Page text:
Questions about mental illness, access to guns follow Arizona shooting

Sunday, January 9, 2011; 8:08 PM

THE SHOOTING in Arizona, which left six people dead and gravely injured Democratic Rep. Gabrielle Giffords, is a horrifying tragedy. The temptation will be, as Arizona and the nation mourn the dead and hope for the recovery of the wounded, to infuse the terrible attack with broader political meaning - to blame the actions of the alleged 22-year-old gunman, Jared Lee Loughner, on a vitriolic political culture laced with violent metaphors and ugly attacks on opponents. Maybe. But metaphors don't kill people - guns kill people. Politicians should choose their words with care and keep debate civil, but it seems an unsupported leap to blame either the political climate or any particular individual or group for inciting the gunman. The suspect appears to be a disturbed young man with no coherent political philosophy.

Saturday's rampage does illustrate the need for tighter control of semiautomatic weapons and ammunition. The gunman arrived at the supermarket with a Glock semiautomatic equipped with an extended magazine of about 30 bullets and additional ammunition. The long-lapsed federal ban on assault weapons, which prohibited such high-capacity magazines, should be reinstated: There is no justification, outside of law enforcement or military use, for such ammunition. A magazine with a smaller capacity might not have stopped the gunman, but it might have at least reduced the carnage. President Obama once promised to push to reinstate the assault weapons ban but has backed down in the face of political opposition, and it is, sadly, hard to imagine that the shooting will usher in a new era of political openness to even reasonable gun control measures. It is a sad irony that last year Arizona joined Alaska and Vermont in permitting anyone over 21 to carry a concealed weapon without a background check.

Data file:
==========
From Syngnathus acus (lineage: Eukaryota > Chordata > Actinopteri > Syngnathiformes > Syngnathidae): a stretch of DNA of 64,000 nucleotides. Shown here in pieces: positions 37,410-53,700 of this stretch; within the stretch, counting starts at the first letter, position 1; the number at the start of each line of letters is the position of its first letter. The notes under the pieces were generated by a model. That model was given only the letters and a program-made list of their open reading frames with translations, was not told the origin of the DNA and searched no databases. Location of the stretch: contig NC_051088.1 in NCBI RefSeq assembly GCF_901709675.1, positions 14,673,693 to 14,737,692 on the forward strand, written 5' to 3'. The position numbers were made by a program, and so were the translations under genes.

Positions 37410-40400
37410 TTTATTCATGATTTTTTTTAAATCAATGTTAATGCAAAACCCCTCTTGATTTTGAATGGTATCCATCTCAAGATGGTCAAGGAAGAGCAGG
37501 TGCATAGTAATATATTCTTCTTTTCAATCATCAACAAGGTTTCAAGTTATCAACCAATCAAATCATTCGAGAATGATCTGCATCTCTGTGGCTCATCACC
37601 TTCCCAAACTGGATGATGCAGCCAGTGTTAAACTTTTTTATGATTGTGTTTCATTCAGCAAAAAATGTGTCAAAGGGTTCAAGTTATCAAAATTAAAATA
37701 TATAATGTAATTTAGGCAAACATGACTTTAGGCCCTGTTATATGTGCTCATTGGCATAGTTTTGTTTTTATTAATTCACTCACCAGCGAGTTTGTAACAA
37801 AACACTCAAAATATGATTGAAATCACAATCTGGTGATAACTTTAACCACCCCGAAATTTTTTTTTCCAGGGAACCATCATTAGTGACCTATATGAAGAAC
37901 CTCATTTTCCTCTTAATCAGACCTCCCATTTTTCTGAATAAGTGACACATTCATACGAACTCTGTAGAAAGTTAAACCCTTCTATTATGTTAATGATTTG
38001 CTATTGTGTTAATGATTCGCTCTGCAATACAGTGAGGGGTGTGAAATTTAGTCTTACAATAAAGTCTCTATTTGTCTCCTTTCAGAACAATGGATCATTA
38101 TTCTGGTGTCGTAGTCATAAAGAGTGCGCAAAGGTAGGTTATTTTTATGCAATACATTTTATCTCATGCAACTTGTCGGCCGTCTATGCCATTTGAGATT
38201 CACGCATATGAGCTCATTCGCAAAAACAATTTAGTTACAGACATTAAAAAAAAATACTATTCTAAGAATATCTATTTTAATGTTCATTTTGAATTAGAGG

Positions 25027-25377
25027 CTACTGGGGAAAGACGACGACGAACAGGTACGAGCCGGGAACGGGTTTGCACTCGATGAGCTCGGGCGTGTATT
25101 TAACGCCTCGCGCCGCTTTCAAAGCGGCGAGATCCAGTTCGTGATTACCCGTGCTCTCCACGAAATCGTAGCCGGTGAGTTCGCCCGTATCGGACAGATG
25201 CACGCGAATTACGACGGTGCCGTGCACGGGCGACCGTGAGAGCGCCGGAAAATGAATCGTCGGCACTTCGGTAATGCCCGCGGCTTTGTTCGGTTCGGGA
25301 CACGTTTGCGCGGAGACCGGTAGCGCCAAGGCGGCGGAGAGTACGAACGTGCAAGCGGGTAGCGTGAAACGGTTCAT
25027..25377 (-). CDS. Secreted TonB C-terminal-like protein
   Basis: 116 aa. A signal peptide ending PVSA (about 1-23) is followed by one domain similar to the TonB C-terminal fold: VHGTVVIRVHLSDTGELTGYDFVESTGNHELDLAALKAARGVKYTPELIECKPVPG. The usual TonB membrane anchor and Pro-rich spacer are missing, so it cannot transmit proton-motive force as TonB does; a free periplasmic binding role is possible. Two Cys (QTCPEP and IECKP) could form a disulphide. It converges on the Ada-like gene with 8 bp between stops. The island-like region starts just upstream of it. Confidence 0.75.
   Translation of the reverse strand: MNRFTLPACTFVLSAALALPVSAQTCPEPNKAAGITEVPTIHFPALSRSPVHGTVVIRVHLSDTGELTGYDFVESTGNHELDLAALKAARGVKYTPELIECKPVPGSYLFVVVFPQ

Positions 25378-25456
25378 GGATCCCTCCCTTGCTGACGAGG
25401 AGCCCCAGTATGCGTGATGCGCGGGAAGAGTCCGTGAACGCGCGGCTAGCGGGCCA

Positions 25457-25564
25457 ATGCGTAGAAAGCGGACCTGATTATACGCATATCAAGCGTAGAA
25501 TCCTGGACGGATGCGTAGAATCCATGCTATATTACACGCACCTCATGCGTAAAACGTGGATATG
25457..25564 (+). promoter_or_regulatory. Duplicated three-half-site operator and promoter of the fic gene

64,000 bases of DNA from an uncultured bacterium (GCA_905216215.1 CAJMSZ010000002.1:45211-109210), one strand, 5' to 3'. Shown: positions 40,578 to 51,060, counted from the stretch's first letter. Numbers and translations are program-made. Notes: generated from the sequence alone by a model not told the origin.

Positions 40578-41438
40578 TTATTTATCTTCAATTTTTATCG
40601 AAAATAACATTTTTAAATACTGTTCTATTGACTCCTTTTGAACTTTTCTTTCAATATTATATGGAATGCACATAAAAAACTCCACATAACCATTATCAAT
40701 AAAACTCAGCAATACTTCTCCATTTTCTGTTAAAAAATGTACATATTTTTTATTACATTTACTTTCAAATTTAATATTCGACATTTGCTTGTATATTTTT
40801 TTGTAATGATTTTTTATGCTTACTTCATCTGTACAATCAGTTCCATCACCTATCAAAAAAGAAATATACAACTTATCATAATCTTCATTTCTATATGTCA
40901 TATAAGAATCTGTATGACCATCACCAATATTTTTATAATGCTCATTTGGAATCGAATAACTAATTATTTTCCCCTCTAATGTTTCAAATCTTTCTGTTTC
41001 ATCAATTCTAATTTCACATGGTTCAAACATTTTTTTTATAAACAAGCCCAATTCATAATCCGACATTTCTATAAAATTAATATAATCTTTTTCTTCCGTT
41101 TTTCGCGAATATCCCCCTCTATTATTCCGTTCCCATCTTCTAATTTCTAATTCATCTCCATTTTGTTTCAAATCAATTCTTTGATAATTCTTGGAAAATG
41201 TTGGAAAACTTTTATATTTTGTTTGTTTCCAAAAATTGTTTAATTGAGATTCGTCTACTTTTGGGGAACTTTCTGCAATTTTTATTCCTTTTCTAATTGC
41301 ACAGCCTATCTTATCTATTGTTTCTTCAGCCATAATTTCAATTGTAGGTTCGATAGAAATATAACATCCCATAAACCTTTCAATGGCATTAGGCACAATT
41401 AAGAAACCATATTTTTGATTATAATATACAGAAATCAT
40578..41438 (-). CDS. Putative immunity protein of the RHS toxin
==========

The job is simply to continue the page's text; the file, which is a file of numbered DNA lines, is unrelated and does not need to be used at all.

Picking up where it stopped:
The episode also underscores the importance of providing mental health services and finding some mechanism for keeping track of individuals who might be a danger to the community, consistent with civil liberties protections. Mr. Loughner's experience at Pima Community College is eerily reminiscent of that of Seung Hui Cho, who slaughtered 32 people at Virginia Tech in 2007. School administrators suspended Mr. Loughner because of his disturbing behavior and told his parents that he would have to obtain a mental health evaluation to return. That was a sensible course - but if Mr. Loughner's violent videos and other actions were so troubling, perhaps more was required than simply excluding him from the college. In an era of strained state budgets, mental health services are especially vulnerable to cuts. Mr. Loughner's alleged actions Saturday suggest how shortsighted that could be.

It would be sad if the shooting led lawmakers to cloister themselves even further from their constituents. Reasonable steps should be taken to protect members of Congress and other public officials, but being in public life means being in public. It would not be feasible, or desirable, to envelop each member of Congress in the kind of security bubble that surrounds the president.

Finally, for all the understandable focus on Ms. Giffords, it is important to remember the other victims, including U.S. District Judge John M. Roll; Ms. Gifford's director of community outreach, Gabe Zimmerman; and 9-year-old Christina-Taylor Green, born on a day of American tragedy, Sept. 11, 2001, and killed on another. As we hope for a full recovery for Ms. Giffords and the others injured in the shooting, let us thank the brave bystanders who tackled the alleged gunman before he could wreak even more harm.

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